Old age ain’t for sissies

Posted on October 19, 2010


“Old Age Ain’t for Sissies”[1]

Isn’t that sweet – they’ve found true love right here in a retirement home.”

“Sweet? I think it’s disgusting. She threw herself at him … he didn’t have a chance.”

“But Mamie he seems to like her, they’re always together.”

“They’re together because she won’t let him out of her sight. I hear her knocking at his door before breakfast and sneaking out at all hours. “

“Oh my!”

“Furthermore she’s a lush. She reeks of booze.”

“ But he seems happy. He’s always smiling.”

“Beatrice, that’s not a smile. He’s had a stroke and it’s affected his facial muscles.”

“Oh my… Well at least she’s got male company. They’re aren’t many men in the place.”

“You got that right. Furthermore, they’re either married or over the hill.”

“But aren’t we all over the hill?”

“Speak for yourself, I’ve still got some bounce left in me!”

“If you say so Mamie … but I can hear you rattle when you walk.”

Retirement centers are popping up like dandelions.  Unlike nursing homes they’re designed for folks who can look after themselves – more or less. They’re for seniors whose kids worry about them living alone and with the best of intentions deposit them in ‘a safe place.’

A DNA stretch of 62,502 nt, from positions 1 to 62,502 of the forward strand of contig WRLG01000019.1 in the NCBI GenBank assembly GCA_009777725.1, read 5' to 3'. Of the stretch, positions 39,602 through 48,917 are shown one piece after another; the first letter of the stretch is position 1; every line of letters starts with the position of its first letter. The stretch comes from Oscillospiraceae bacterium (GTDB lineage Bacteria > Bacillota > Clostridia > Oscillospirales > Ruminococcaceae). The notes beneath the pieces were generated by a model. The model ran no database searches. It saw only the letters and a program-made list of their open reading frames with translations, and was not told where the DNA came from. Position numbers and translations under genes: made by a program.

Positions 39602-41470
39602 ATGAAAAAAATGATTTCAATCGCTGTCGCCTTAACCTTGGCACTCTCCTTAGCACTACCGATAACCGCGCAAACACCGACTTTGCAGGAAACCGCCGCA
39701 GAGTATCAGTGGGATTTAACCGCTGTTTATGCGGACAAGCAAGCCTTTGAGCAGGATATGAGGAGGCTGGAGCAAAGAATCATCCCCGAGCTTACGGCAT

The degrees of disability among the residents range from obvious to minor. Some get asked: “Why are you here?” The answers include: “The kids worried about me being by myself, and I was lonely;” “I started forgetting to take my medications;” “ I’d get lost the odd time – nothing serious mind you, but it worried my son;” or, “ My husband has had a couple of minor strokes so we decided to sell the condo and move here. Furthermore, I was sick and tired of cooking. ”

Some residents still drive. At lunch an eighty-eight year old gentleman preparing to take his driving test is being grilled by two friends: “How many demerit points for failing to stop at a pedestrian crossing? How many for failing to wear a seat belt? How many for….?”

In addition to the drivers and more or less independent residents there are those with cognitive or physical disabilities who need more care, but not enough to move into a nursing home. Old timers grill new arrivals: “Where did you live? How many kids?  What about grandchildren?….;What did you do before you retired?”  To which one new arrival pleaded: “Give me a break, they say I’m getting Alzheimer’s I can’t remember all that stuff.”

These senior havens range from modest to luxurious, including those where you can rent or buy your accommodation – like a condo. Spaces vary from a studio up to large two bedroom suites with kitchenettes. Like luxury hotels those at the high end provide first class dinning rooms, fitness facilities and training, hairdressers, movies, computer rooms, swimming pools, even room service.

Most offer two levels of  service: ‘independent living’ and also‘assisted living’ for those who may need help with their medications, bathing, eating or getting around. Those receiving assisted living may reside on a separate floor and have their own dinning room, nevertheless they still have access to all the services and facilities noted above such as hairdresser, movies, pool, etc.